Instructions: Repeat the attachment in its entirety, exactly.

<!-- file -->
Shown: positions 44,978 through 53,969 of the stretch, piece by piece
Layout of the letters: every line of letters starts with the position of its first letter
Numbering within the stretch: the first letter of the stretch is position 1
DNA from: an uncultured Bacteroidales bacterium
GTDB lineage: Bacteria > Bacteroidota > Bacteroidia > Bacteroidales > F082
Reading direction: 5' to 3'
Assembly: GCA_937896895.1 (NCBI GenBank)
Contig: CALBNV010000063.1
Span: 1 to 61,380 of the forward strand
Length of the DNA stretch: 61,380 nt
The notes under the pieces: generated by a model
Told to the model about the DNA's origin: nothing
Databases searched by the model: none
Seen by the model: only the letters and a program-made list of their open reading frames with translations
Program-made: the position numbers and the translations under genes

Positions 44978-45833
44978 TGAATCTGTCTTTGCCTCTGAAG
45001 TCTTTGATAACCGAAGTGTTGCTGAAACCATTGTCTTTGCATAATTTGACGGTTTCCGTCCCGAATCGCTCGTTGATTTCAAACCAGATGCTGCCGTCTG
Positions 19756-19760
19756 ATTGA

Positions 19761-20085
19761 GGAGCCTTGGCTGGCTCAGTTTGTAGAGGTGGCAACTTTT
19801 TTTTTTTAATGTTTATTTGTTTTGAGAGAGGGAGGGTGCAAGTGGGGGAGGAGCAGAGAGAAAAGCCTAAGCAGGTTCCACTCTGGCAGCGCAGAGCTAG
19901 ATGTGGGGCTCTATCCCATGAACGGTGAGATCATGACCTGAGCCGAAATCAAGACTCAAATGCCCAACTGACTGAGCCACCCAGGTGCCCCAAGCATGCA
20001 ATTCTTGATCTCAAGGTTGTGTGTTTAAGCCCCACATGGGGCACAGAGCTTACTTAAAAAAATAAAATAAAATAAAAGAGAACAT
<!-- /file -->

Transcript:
Shown: positions 44,978 through 53,969 of the stretch, piece by piece
Layout of the letters: every line of letters starts with the position of its first letter
Numbering within the stretch: the first letter of the stretch is position 1
DNA from: an uncultured Bacteroidales bacterium
GTDB lineage: Bacteria > Bacteroidota > Bacteroidia > Bacteroidales > F082
Reading direction: 5' to 3'
Assembly: GCA_937896895.1 (NCBI GenBank)
Contig: CALBNV010000063.1
Span: 1 to 61,380 of the forward strand
Length of the DNA stretch: 61,380 nt
The notes under the pieces: generated by a model
Told to the model about the DNA's origin: nothing
Databases searched by the model: none
Seen by the model: only the letters and a program-made list of their open reading frames with translations
Program-made: the position numbers and the translations under genes

Positions 44978-45833
44978 TGAATCTGTCTTTGCCTCTGAAG
45001 TCTTTGATAACCGAAGTGTTGCTGAAACCATTGTCTTTGCATAATTTGACGGTTTCCGTCCCGAATCGCTCGTTGATTTCAAACCAGATGCTGCCGTCTG
Positions 19756-19760
19756 ATTGA

Positions 19761-20085
19761 GGAGCCTTGGCTGGCTCAGTTTGTAGAGGTGGCAACTTTT
19801 TTTTTTTAATGTTTATTTGTTTTGAGAGAGGGAGGGTGCAAGTGGGGGAGGAGCAGAGAGAAAAGCCTAAGCAGGTTCCACTCTGGCAGCGCAGAGCTAG
19901 ATGTGGGGCTCTATCCCATGAACGGTGAGATCATGACCTGAGCCGAAATCAAGACTCAAATGCCCAACTGACTGAGCCACCCAGGTGCCCCAAGCATGCA
20001 ATTCTTGATCTCAAGGTTGTGTGTTTAAGCCCCACATGGGGCACAGAGCTTACTTAAAAAAATAAAATAAAATAAAAGAGAACAT